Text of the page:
The Day After AQUA Live

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AQUA Live will be a great place to meet new vendors, learn from seminars and chat with colleagues. But while all those activities are fun, they should pay off with a fatter bottom line.

The key lies in smart follow-through when you return from the show. That means keeping the dialogue going with vendors, reviewing lessons learned with coworkers, and sharing the new industry trends with customers. 

Here are some tips for doing just that: (and don't forget to REGISTER HERE)

Tip #1: Prepare to Win

The best follow-through begins before you leave for Charlotte. Each person attending the show must plan in advance to take the right steps after returning. That means having an answer to the question: How will I maximize the contacts I make with exhibitors and other individuals I meet?

Every attendee needs to exercise the best techniques for maximizing their time. Maybe that means collecting business cards, having their badges scanned to receive product literature, scanning QRC codes in booths, or taking smartphone photos of new and interesting products.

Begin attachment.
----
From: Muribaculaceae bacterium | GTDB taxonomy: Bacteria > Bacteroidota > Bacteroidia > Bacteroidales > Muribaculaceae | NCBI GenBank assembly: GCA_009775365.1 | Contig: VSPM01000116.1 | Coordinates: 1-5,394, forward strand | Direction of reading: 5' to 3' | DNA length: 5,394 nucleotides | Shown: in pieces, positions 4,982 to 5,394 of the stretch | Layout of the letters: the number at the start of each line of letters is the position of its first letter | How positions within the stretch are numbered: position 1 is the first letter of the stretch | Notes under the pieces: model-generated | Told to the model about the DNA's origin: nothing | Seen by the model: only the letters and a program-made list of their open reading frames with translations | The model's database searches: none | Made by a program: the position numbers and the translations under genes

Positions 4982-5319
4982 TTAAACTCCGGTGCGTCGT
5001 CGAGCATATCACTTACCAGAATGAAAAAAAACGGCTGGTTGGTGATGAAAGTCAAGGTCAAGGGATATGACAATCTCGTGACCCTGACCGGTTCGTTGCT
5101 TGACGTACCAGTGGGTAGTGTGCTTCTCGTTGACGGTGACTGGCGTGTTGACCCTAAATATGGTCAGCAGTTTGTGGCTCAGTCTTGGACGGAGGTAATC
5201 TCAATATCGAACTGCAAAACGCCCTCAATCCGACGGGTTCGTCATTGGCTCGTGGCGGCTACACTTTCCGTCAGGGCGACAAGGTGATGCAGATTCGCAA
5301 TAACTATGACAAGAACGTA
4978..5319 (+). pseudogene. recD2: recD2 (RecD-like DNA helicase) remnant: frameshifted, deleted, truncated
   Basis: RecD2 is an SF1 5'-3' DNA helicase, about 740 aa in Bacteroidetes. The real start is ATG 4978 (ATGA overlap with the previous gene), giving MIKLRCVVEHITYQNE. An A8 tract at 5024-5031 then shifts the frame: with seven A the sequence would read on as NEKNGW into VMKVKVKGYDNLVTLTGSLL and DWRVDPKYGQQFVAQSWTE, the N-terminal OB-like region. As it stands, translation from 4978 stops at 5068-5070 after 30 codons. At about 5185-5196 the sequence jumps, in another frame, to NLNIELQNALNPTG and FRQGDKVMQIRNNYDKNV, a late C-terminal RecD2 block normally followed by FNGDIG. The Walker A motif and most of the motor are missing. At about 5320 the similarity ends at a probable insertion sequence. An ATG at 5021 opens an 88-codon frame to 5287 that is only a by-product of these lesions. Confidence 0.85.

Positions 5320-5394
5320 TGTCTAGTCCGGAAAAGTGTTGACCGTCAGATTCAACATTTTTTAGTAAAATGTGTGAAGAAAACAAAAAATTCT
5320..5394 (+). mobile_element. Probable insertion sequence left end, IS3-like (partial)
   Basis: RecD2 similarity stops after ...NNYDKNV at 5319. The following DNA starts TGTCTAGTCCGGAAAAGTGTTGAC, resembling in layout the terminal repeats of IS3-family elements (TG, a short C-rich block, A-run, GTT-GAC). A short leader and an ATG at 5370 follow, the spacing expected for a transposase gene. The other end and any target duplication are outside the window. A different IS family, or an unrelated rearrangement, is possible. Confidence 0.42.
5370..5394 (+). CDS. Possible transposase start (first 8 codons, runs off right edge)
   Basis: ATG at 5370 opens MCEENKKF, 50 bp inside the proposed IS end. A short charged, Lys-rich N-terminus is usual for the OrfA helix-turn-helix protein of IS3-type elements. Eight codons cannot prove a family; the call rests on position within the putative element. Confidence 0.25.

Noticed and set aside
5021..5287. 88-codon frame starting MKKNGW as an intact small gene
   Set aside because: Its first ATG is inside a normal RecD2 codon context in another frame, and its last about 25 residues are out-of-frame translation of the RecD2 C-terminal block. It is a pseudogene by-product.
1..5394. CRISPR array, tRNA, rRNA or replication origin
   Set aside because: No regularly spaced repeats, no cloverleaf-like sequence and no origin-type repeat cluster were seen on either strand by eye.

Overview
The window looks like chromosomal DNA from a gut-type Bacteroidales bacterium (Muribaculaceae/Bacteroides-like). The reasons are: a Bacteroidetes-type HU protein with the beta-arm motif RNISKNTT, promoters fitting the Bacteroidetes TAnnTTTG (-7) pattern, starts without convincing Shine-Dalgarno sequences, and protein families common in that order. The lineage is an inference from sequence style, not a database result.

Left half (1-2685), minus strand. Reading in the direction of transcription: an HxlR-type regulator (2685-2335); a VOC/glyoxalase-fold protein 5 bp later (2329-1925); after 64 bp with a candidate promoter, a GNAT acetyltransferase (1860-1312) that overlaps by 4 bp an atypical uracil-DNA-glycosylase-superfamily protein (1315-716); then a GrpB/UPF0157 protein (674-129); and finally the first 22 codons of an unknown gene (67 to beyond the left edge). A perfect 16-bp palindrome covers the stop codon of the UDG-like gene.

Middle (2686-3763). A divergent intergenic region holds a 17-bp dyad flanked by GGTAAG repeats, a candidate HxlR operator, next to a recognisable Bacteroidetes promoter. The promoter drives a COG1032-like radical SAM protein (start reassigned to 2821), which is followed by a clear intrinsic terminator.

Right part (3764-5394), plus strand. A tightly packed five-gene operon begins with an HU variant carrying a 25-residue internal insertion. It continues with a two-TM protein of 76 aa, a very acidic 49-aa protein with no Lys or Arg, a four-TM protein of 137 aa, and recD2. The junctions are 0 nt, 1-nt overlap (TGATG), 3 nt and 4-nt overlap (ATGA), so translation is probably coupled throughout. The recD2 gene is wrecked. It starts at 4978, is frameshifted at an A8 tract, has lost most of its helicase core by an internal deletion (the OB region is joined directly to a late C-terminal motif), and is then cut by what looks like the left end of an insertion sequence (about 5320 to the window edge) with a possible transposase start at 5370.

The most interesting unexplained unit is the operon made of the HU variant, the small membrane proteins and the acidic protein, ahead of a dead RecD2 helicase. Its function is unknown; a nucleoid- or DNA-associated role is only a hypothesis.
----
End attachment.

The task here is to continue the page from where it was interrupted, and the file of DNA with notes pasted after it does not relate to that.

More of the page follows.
Tip #2: Set Specific Goals

General goals are important — but translate them into specific actions. Define your game plan in detail and be able to answer the key question: What do you intend to achieve by traveling to North Carolina and the Charlotte Convention Center?

“Develop specific answers in advance to critical questions,” says Nancy Drapeau, vice president of research, Center for Exhibition Industry Research. “How many booths will you visit, and which ones? Are there specific educational seminars you will attend? And how about networking events? How will you track your activities?”

Plan your time in concrete terms. Get the exhibitor list from the magazine or website, suggests Peter LoCascio, a Salem, Ore.-based consultant. “List the products and services you are looking for and draw up a plan to visit the booths of the relevant exhibitors. Avoid walking the aisles aimlessly.”

Reaching specific goals will require effective networking skills. “If people don’t know how to network, they will not know how to obtain valuable information,” says Alice Heiman, founder of her own sales consultancy in Reno, Nev. “Teach your staff how to start productive conversations with strangers and how to keep people talking. Make sure they can answer the question, ‘What do you do?’”

Networking goals can also be specific. You might require your staff to find 10 new people with whom they can develop continuing relationships. They can do this by attending various networking events, such as the Welcome Party at the NASCAR Hall of Fame, industry forums, and the AQUA Backyard Happy Hour. “The idea is to learn about the industry trends that will be affecting your company and your customers,” says Heiman.